I recently purchased a house and received my property tax bill, but I also received two supplemental tax bills. What's going on?

The first year of owning a new home can be confusing because of the government cycle for assessing property and sending out tax bills.  Property tax bills are sent every September or October and are based on the property's assessed value on January 1st of that year. The first installment payment is due no later than December 10th, and the second installment payment is due no later than April 10th. 

Supplemental tax bills are sent out separately from the regular bills and cover the difference between the previous owner's assessed value and the new purchase price.  Because the County operates on a July-June fiscal year, some people will receive more than one supplemental tax bills depending on when the property was purchased or new construction was completed.

For example, if you bought your house on August 31st for $500,000 and the house was previously assessed for $200,000, the regular tax bill will be based on the previous owner's lower value as of January 1st. The seller should have paid part of the taxes (from July 1 to Aug 31) covering their ownership period up until escrow closed.  A supplemental tax bill, usually sent three to six months after the purchase,will cover taxes for the additional $300,000 in value for the current fiscal year.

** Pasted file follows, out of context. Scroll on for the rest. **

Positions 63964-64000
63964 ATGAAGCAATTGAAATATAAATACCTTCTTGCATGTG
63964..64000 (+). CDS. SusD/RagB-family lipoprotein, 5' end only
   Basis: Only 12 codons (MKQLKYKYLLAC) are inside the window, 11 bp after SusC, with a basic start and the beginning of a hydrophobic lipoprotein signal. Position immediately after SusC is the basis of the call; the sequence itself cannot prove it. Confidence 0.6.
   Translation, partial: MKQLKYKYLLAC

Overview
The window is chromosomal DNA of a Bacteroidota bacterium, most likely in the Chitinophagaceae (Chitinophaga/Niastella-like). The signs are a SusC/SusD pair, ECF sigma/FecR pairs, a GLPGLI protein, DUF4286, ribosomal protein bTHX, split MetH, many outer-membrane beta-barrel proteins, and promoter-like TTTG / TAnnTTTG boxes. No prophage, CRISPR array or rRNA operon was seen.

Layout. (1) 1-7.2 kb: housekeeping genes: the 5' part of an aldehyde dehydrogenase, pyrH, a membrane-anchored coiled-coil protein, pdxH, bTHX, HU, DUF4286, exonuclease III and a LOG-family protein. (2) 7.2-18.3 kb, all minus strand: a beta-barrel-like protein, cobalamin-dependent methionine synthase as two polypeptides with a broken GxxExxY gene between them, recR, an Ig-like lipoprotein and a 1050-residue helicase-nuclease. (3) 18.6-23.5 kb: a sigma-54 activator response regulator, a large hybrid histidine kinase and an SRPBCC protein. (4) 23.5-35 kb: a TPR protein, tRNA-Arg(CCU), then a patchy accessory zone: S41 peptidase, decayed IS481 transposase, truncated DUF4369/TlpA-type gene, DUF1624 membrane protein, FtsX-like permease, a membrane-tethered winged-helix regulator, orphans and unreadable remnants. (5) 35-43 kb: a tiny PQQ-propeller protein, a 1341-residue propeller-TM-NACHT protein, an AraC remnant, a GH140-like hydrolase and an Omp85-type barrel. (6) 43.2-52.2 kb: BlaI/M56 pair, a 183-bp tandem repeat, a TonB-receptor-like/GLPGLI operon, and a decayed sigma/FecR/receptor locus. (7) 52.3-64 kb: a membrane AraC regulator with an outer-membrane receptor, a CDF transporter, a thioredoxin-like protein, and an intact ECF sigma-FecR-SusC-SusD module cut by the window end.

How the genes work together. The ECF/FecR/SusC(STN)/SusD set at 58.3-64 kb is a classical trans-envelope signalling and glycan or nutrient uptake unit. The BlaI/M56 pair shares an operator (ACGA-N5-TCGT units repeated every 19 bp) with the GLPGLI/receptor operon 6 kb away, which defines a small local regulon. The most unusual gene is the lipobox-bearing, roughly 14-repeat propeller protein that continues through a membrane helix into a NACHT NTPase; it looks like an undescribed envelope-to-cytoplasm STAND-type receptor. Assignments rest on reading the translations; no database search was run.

If you bought your house on May 31st, your tax bill would straddle two fiscal years. You would receive a supplemental tax bill for the pro-rated difference in value between April 1st and June 30th, and a second bill for the period July 1st to June 30th of the following year.

PLEASE NOTE:  If your taxes are impounded by your mortgage company, the supplemental taxes are generally not covered and the taxpayer must pay them separately!  Please call our office if you have any questions.

This is how secured property taxes are handled under Proposition 13 for the taxes incurred during transitions between sellers and buyers.  Property taxes under Prop. 13 are based on 1% of the purchase price of your home.  The bills may be higher than 1% due to special assessments in your taxing district for sanitation, water districts, vector control, bond issuances and Mello-Roos charges.

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